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Tuesday, February 26th, 2013

Canada can’t quench thirst for int’l students

The Harper government proclaims foreign students brought $8 billion to the Canadian economy in 2010. When you consider what’s at stake, and this government’s goal to double the international student intake in 2022, it borders on the absurd to think that in promoting Canadian education abroad, the Canadian government is short of funds to serve a glass of water. Seriously. Read on.

When the British Council blows through town, you know it – advertisements, aggressive school outreach programs, first class event venues promoting ‘brand Britannia.’

The US State Department regularly sponsors significant cultural and other outreach programs to raise the profile of American culture and education in countries around the globe – often bringing in top artistic and academic talent to work with local high school students.

When DFAIT holds a major Imagine Canada education event in Lagos, as it did this past January in a venue where the air conditioning is hit and miss, it not only wouldn’t provide any food for the university and college representatives who paid thousands of dollars and came all the way from Canada – it said it couldn’t even provide water. It was deemed to be “not in the budget” by DFAIT officials in Nigeria to offer to the parched representatives.

“Put it in the feedback form,” was the best advice and the closest thing offered as relief from junior staffers in Lagos.

Is a glass of water really a big deal ?

It is a ‘canary-in the-coal-mine’ example of how far Canada has to go to achieve the kind of brand consistency and recognition that befits the magnitude of the opportunity Canada has before it.

Even the February 2013 DFAIT press release trumpeting the success of Minister Fast’s trade mission to Africa which saw the minister cross paths with the Imagine Canada events on at least one occasion in Abuja, made absolutely no mention of the education outreach events at all.

If the doubling of international student numbers is achieved in Canada by 2022, it means an estimated $18 billion contribution to the Canadian economy in that year, 2022, alone. That’s big picture and big ideas and not a scenario where you can’t provide water for a few Canadians who are working to capitalize on Canada’s moment in the sun and multi-billion dollar pay-off.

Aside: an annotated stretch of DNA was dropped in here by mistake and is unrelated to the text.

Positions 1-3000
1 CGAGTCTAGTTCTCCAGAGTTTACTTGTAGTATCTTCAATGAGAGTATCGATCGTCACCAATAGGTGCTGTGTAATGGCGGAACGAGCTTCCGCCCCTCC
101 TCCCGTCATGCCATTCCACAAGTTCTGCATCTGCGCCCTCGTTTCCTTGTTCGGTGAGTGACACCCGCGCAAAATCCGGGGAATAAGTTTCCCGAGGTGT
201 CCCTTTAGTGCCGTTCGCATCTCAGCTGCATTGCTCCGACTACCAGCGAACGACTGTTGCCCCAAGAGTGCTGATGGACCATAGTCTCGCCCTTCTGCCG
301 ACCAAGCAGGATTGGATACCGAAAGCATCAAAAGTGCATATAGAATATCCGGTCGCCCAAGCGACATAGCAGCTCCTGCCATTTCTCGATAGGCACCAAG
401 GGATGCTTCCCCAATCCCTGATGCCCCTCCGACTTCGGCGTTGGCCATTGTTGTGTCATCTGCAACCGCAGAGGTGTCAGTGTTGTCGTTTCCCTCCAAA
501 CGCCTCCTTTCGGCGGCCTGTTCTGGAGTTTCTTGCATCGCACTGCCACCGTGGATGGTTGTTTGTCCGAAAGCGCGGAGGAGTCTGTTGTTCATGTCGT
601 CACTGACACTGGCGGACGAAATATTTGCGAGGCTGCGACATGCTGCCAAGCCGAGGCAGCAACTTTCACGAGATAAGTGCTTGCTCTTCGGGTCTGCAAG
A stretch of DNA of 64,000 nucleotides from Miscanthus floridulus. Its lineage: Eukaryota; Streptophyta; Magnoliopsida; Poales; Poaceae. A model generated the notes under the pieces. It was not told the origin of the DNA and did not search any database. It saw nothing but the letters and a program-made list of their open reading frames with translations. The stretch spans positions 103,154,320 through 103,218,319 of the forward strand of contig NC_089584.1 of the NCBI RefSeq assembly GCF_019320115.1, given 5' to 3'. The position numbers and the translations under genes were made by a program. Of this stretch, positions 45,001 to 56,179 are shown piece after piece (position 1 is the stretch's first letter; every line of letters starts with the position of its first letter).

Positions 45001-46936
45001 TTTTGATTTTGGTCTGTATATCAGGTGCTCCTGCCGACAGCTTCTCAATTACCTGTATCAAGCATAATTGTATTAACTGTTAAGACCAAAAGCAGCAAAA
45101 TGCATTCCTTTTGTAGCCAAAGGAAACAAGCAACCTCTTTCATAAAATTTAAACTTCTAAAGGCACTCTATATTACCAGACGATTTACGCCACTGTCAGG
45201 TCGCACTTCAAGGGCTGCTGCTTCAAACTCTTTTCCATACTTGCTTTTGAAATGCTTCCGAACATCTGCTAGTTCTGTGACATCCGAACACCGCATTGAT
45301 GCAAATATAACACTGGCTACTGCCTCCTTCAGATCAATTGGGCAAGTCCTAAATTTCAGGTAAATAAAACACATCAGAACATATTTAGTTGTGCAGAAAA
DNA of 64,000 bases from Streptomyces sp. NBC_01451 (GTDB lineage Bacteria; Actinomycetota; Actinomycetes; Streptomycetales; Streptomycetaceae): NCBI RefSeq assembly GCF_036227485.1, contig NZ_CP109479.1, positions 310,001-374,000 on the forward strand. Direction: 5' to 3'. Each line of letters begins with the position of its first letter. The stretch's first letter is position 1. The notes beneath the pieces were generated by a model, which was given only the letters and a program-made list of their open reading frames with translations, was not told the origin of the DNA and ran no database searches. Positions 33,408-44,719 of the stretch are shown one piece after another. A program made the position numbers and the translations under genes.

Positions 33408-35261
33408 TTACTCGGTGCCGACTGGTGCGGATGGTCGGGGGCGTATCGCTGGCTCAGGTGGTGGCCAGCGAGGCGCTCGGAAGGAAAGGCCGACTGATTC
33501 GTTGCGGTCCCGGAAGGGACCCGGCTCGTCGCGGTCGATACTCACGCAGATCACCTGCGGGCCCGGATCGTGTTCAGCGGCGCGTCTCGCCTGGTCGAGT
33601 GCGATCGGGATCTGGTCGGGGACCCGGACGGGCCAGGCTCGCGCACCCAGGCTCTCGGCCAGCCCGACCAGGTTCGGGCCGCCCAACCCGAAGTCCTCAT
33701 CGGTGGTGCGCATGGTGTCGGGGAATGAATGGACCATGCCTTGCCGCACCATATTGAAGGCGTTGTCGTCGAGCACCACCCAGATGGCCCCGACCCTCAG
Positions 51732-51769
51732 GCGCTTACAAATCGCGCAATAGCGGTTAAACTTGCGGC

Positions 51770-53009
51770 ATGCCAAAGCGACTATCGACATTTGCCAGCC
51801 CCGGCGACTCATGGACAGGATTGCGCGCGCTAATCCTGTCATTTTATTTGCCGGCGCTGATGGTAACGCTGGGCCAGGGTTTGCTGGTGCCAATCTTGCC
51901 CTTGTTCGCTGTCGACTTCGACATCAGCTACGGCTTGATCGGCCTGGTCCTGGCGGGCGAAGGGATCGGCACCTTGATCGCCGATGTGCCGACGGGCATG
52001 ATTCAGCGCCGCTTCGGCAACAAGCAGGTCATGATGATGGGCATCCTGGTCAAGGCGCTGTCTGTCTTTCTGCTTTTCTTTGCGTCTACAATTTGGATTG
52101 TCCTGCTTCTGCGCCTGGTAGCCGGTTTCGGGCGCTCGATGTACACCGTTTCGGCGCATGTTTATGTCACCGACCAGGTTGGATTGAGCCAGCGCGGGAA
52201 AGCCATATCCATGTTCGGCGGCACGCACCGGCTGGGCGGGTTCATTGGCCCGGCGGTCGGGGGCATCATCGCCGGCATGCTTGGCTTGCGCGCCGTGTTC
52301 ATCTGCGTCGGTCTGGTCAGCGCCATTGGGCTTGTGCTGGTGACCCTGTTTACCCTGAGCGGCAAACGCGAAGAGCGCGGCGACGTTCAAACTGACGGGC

On the same weekend as the Canadian education fair in Nairobi, the US State Department flew in top Broadway performers to work with and perform for local high school students. The concert sponsored by the US State Department, hosted by a local high school, Rosslyn Academy, and featuring 3-time Academy Award and 3-time Grammy award-winning Broadway composer and lyricist, Stephen Schwartz and Broadway performer, Michael McCorry Rose. The high-powered Broadway duo had spent the better part of a week working with local high musical talents, talents that were also guest featured in the concert – spreading the EducationUSA brand in their wake.

Americans have been drinking in success in international education for generations and no doubt, they had plenty of water available to them during their performance.

Related links:

Harper Government Highlights Economic Impact of International Students in Canada, DFAIT Press Release, July 27, 2012:

DFAIT Advisory Council Report on International Education, August 2012:

Minister Fast Concludes Successful Trade Mission to Africa, DFAIT Press Release, February 1, 2013:

1 comment

#1Daniel CostelloMarch 27, 2013, 3:21 am

Korea is another great example of DFAIT inability to fathom the marketing approaches of even it’s primary competitor for undergraduates there Austrade. Korea is one of Canada’s largest international education markets and has been so for nearly twenty years. With over 22,000 Canadians in the country the only efforts at cross-institutional networking is through the Canadian Chamber of Commerce where gala events are three times the cost of Korea Australia Alumni activities. Canada should already have a cross-institutional alumni association in Korea among its own expats and financed and managed by DFAIT but it does not mirroring the regional and at odds provincial approach to educational networking back home. Personally, such an approach appears quite witless.

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